University of Illinois Extension
Bruce Spangeberg

These articles are written to apply to the northeastern corner of Illinois. Problems and timing may not apply outside of this area.

Stateline Yard & Garden

Plan Before Ordering Seeds and Plants

January 14, 1999

After battling the cold and snow, you relax and go through the day's mail. Colorful gardening catalogs have been arriving daily. It’s tempting to start ordering away, but it pays to have a plan before doing so, whether using mail catalogs this winter or shopping the local garden center next spring.

Regardless of what plants are involved, start with a plan. For vegetable gardens, calculate what and how much of various vegetables the family will actually use. Why grow something nobody plans to eat? Sketch out the actual garden area, including dimensions. Then roughly figure how much space the vegetables will need.

Ornamental plants need to fit into the overall landscape scheme. Consider sun or shade requirements and mature size of the planting. Mature size of the plant should fit into your plan. Don't plan on constant pruning to "fit" a plant into the design.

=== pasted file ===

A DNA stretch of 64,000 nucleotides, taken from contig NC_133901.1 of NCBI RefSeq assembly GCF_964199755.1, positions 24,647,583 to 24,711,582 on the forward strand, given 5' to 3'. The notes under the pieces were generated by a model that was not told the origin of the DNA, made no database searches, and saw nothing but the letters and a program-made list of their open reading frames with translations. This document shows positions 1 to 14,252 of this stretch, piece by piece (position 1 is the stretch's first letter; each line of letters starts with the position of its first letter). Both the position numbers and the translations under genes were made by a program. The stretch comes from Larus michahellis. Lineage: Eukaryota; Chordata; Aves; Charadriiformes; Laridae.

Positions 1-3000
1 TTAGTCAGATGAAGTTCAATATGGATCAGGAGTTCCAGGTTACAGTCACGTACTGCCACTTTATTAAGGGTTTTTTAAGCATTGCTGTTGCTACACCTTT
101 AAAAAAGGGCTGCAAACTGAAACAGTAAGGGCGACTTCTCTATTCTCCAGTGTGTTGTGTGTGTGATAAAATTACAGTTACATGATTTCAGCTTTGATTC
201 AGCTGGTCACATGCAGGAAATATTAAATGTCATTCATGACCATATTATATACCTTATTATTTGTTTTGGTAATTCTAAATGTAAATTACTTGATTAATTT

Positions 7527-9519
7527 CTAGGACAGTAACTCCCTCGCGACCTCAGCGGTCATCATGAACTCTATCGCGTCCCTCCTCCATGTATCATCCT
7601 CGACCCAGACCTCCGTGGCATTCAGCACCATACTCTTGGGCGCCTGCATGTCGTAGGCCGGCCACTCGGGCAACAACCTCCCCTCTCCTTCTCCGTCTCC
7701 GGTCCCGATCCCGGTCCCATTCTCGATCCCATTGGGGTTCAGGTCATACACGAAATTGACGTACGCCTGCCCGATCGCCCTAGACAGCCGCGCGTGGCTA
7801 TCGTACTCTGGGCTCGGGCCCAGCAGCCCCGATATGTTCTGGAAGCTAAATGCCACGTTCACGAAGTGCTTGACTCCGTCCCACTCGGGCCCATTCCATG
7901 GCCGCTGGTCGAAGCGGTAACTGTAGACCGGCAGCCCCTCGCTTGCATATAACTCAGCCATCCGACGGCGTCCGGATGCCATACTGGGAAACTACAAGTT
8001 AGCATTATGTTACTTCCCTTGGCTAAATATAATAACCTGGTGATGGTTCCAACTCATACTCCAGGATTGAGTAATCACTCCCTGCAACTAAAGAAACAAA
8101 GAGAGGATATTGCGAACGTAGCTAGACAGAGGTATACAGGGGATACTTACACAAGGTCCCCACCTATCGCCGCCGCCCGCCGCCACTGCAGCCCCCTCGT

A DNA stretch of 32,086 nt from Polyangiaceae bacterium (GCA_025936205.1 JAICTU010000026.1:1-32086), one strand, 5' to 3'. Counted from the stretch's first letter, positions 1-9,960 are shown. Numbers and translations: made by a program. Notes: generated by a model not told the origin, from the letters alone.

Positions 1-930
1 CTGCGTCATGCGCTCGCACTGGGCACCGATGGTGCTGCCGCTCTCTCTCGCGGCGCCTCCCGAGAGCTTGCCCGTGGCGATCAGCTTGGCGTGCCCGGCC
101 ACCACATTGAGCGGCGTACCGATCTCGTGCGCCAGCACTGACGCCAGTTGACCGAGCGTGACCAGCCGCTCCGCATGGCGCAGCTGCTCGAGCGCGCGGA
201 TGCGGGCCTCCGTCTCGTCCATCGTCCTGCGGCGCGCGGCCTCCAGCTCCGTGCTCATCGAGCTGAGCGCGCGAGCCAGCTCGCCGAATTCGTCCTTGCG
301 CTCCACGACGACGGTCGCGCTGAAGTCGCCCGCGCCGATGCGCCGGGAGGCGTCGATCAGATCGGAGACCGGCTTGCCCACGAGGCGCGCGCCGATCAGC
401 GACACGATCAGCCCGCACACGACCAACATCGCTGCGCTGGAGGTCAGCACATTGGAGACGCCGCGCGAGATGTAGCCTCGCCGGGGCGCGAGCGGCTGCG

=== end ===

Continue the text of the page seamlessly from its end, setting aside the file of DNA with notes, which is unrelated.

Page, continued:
Plant hardiness is very important selection factor for trees, shrubs, and ornamental plants. Hardiness zones include both USDA (zone 5a for most of northern Illinois except parts of northwest that are zone 4b) and Arnold Arboretum (zone 4 for our area). Check which is being used by the catalog you are using.

Related to hardiness is length of the growing season. Vegetable or fruit crop cultivars need to have adequate time to produce a crop in our relatively short growing season. On average, the last frost date for most of northern Illinois is about May 5; with the average first fall frost about October 7. Vegetables that take well over 100 days to mature (such as some vine crops) are generally not good choices, as they may not ripen before being killed by frost. Look for varieties intended for northern gardens, which have shorter season requirements.

Another key element in ordering plants (especially ornamental or landscape) is to know exactly what the plant is. Common names may vary, so look for Latin or scientific name to be listed. If not given, you may not get the plant you think you are ordering.

Finally, know the growing requirements of plants. Group plants with similar requirements together for the best results. Many plants may have problems with our heavy clay soils. Consider watering, pruning, fertilizing, and pest control needs of the species.

Enjoy the 1999 catalogs!


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